(See Austin/Nolan HBS Working Paper, On Identifying and Tracking the Next “Killer App: Reflections on an Effort in Progress”, June 2004).
The Conference topic builds on the exploratory work of Austin/Nolan and other efforts to understand and accelerate the entry and transfer of new computing paradigms into the global business community. Multi-disciplinary researchers at the University of Washington in the areas of Computer Science, Information Sciences, Business, and Law have been informally discussing the issues and puzzles of productive IT assimilation into the economy for some time. These researchers have extended the dialogues with many of the companies in the Seattle area like Microsoft, amazon.com, Starbucks, drugstore.com, and Real Networks that have performed well in capturing the value of new technologies.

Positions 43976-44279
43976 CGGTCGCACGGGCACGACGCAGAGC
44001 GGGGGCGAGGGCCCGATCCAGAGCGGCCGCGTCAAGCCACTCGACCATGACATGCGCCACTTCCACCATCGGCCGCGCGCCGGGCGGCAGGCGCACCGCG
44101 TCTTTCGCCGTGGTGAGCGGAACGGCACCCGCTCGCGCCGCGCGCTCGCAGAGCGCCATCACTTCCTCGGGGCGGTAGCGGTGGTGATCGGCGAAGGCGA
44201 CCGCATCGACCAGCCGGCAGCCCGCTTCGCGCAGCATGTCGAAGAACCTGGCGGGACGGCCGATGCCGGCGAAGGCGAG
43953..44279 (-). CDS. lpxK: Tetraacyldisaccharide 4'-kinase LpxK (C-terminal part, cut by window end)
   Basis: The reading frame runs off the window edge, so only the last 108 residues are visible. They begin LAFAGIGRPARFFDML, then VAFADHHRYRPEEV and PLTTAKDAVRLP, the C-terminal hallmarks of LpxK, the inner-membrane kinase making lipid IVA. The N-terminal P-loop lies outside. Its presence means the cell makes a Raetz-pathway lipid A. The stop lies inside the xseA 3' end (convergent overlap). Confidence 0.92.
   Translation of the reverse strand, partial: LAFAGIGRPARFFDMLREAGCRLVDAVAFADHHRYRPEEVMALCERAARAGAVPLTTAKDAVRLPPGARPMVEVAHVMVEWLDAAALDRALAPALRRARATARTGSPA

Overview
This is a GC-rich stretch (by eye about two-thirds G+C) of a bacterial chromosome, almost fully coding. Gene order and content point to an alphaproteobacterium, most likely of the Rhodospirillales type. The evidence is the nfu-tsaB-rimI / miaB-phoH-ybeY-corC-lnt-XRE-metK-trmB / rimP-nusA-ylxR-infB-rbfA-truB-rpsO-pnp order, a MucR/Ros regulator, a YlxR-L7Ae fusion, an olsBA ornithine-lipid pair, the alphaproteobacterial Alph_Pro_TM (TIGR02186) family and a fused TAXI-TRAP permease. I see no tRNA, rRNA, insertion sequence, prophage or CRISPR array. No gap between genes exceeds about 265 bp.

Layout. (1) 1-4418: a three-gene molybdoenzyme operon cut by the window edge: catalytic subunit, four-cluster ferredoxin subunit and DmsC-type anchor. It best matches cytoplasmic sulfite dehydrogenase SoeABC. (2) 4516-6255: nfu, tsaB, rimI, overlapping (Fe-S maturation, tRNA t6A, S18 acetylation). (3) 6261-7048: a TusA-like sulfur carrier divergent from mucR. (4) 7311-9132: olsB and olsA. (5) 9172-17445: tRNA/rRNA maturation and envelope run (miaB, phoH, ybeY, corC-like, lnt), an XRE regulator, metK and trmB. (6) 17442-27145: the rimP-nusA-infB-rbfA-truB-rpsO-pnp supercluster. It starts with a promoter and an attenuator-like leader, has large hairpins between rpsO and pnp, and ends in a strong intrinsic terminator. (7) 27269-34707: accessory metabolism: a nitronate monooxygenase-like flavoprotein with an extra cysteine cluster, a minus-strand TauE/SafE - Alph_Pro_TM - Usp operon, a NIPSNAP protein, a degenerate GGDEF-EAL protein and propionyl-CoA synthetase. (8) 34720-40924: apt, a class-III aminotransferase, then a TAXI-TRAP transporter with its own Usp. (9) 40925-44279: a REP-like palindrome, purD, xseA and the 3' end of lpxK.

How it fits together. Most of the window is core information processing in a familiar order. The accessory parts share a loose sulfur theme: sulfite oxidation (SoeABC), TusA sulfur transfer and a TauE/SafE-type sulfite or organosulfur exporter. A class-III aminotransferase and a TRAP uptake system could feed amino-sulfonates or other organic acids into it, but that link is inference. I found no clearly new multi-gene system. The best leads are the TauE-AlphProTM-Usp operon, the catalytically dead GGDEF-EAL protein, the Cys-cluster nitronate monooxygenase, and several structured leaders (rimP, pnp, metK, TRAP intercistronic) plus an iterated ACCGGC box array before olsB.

In addition, we note that there has been a great deal of work in building IT architectures focused on the individual versus the technology. This work includes single secure sign on to the web, identity-based computing, web services, and other similar initiatives, all of which are undoubtedly important. RFID (Radio Frequency Identification) technologies are allowing small computers with telecommunications to be embedded into various things like products, cases, pallets, and parts of cars and airplanes so that information on the thing can be acted upon through other computers. RFID technology is also used to secure children and pets, allowing parents and owners to know where their child or dog is at all times. However, it is a preliminary conclusion that the most important future applications will not arise from a focus on advantages to individuals that we can foresee and design. Instead, it will arise from advantages to many entities (individuals, organizations, markets) that are not currently foreseen, but which will emerge when information about contexts is made available to people as they do their work.